Ring in 2014 with Confetti, Bubbly & Drones

I strive to bring fresher, non-clichéd content to your laptops, smartphones and iPads.  Unlike other bloggers, I cannot bring myself to be vanilla—shocking, I know.  That is why you will not find a “Year in Review” article within the four corners of www.newsmunchies.com. Such drivel is BORING.  Besides, you know what happened in 2013 by reading my blogs (http://newsmunchies.com/category/teds-blog/), listening to my podcasts (http://newsmunchies.com/podcasts/) and watching my television appearances (http://newsmunchies.com/press/).  I want to look towards the future and introduce News Munchies pupils to a topic the entire nation will be doing backflips over in 2014:  Unmanned aerial vehicles (UAV), a.k.a. drones.

E.T. Phone Drone:  A drone is an aircraft without a human pilot on board. Its flight is controlled either autonomously by computers in the vehicle or under the remote control of a pilot on the ground or in another vehicle.  The Telegraph summarizes, “Drones can hover over the battlefield for up to 24 hours at altitudes greater than 60,000 feet, providing real-time intelligence to commanders who may be far away from the scene of the engagement.”  Militaries around the world have become increasingly interested in employing drones as they are seen as cheaper, more capable fighting machines that operate without risking the lives of a crew.

Same-Day Delivery:  Amazon managed to capture the public’s imagination when founder and CEO Jeff Bezos outlined a plan on 60 Minutes to deliver packages by drones.  “Quite frankly I don’t think I’ve seen more mythology,” FedEx chairman and CEO Fred Smith said when asked whether Amazon could emerge as a competitor through its use of flying thingamajigs.  Au contraire, Mr. Smith:  Before the end of the year, the federal government will select six states where drone makers can test how to safely integrate the technology into commercial airspace.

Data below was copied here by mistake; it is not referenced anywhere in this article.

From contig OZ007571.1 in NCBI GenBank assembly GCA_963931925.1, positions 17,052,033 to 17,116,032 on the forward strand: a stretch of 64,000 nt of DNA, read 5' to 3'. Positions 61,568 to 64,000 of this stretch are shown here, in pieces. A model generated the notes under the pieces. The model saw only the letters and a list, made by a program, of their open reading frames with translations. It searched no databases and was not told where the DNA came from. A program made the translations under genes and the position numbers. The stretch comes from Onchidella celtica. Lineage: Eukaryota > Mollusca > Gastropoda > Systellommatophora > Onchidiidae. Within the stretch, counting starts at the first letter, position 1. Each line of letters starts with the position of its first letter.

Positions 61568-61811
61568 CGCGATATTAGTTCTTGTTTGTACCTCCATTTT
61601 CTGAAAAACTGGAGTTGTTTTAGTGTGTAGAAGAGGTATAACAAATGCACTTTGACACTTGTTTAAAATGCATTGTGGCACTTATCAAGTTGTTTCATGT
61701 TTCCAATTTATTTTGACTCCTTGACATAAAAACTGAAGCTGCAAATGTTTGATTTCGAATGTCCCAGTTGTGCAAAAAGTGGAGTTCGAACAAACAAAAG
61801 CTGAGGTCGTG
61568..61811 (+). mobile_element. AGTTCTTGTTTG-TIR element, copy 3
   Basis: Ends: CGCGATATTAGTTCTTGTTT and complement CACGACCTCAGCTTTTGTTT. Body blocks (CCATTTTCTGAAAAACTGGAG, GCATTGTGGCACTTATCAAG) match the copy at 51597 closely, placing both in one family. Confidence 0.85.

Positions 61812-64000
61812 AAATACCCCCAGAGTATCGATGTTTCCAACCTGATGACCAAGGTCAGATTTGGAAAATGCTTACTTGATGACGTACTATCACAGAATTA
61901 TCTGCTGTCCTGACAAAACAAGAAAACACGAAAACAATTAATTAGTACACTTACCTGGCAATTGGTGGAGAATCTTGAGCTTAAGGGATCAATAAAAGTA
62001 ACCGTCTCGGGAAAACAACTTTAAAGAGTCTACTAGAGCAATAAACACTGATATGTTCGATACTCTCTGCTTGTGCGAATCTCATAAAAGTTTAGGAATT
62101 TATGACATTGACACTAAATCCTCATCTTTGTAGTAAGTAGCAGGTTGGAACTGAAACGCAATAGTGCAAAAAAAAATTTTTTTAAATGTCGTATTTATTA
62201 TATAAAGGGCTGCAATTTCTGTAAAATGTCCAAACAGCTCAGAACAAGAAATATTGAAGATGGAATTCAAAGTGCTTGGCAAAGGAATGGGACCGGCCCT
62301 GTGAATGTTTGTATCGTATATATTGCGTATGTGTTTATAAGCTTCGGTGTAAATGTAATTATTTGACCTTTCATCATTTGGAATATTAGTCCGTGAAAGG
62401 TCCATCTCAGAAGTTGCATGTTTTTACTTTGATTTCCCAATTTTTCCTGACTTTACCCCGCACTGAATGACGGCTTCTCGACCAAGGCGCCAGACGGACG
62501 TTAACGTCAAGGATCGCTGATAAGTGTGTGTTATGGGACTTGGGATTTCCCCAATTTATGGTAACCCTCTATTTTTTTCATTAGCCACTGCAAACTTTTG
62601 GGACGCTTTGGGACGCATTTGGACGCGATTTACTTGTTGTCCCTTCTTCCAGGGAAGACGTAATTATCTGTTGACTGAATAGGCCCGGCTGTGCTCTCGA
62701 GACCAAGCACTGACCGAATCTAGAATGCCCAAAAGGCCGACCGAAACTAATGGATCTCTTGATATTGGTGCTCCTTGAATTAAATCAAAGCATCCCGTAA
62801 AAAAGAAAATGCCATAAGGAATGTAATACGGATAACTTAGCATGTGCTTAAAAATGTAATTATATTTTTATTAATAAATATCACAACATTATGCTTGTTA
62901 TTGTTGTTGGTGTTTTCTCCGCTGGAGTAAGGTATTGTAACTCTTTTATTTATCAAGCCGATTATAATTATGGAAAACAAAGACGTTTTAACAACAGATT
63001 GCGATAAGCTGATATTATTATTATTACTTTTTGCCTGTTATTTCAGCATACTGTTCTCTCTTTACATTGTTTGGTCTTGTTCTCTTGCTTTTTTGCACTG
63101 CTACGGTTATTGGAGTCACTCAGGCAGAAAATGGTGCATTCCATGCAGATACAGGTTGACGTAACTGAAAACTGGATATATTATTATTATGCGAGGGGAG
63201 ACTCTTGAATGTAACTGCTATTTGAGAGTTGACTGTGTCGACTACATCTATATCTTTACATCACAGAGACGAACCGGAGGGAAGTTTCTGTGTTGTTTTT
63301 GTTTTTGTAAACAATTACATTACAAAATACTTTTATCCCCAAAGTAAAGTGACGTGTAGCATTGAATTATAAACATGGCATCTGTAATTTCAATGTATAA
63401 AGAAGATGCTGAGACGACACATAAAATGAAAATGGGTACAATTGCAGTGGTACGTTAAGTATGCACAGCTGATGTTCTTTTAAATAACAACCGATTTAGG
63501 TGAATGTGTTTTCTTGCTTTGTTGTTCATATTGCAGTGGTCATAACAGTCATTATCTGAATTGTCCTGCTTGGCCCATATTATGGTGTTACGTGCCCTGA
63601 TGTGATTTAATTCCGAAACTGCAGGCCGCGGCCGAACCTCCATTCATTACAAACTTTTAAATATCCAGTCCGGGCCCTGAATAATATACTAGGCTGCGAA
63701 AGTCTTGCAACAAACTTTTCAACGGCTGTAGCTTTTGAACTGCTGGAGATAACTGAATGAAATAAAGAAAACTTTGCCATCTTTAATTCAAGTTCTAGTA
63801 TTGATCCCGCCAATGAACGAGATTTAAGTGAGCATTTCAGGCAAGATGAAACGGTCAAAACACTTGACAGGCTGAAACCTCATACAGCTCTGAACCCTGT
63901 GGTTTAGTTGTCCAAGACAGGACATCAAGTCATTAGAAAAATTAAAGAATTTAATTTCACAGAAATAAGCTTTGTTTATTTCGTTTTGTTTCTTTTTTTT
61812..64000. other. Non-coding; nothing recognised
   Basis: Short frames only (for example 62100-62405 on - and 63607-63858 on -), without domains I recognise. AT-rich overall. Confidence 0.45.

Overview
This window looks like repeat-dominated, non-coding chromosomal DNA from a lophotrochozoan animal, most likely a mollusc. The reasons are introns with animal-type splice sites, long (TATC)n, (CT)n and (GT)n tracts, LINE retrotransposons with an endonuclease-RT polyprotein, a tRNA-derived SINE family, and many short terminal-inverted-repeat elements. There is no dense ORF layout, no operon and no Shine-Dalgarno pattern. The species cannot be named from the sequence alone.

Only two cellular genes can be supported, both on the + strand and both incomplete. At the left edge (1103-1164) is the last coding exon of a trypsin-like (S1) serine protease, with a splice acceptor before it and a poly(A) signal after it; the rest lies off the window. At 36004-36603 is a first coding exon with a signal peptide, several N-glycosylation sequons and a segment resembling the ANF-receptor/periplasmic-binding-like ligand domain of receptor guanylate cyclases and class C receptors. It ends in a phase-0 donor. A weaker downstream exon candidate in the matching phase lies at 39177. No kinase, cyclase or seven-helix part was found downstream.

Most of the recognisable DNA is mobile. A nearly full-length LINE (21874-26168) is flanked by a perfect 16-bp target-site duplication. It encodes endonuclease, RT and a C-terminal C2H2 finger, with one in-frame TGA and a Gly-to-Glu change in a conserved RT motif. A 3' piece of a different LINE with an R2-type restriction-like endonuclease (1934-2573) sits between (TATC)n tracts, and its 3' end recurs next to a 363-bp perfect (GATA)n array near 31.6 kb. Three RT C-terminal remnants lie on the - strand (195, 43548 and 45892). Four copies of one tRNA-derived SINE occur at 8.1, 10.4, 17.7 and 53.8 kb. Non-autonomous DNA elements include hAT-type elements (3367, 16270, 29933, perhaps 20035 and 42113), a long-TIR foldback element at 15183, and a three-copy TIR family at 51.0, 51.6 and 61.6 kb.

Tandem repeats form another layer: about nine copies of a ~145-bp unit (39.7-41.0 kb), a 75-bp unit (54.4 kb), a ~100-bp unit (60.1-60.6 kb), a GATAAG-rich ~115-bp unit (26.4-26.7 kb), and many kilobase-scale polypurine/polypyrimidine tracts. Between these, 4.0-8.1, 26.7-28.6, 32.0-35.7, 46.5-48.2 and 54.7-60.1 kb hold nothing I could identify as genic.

Crop Circles: Flying contraptions (batteries not included) could be used to ward off birds from fields, do snow surveys to forecast water supply, catch crop disease quickly, monitor irrigation, and plant and harvest crops. In Florida, farmers and researchers have used small helicopters equipped with infrared cameras to monitor orange trees for the deadly citrus greening, a bacterial disease that kills the trees.  Alternatively, drones could help capture those pesky aliens that assemble elaborate crop circles.

Privacy, Please: As these gizmos become more commonplace, the prospect of excessive surveillance and other dangers loom.  The American Civil Liberties Union wrote of such concerns on its Bill of Rights blog: “Rules must be put in place to ensure that we can enjoy the benefits of this new technology without bringing us closer to a ‘surveillance society’ in which our every move is monitored, tracked, recorded and scrutinized by the government.”

The blend of civilian and military capability marks a new phase in the integration of drone technology into the mainstream.  Be forewarned: Drones will be part of the nation’s consciousness in 2014. Starbucks baristas will soon be asking, “Would you like a drone with your scone?”

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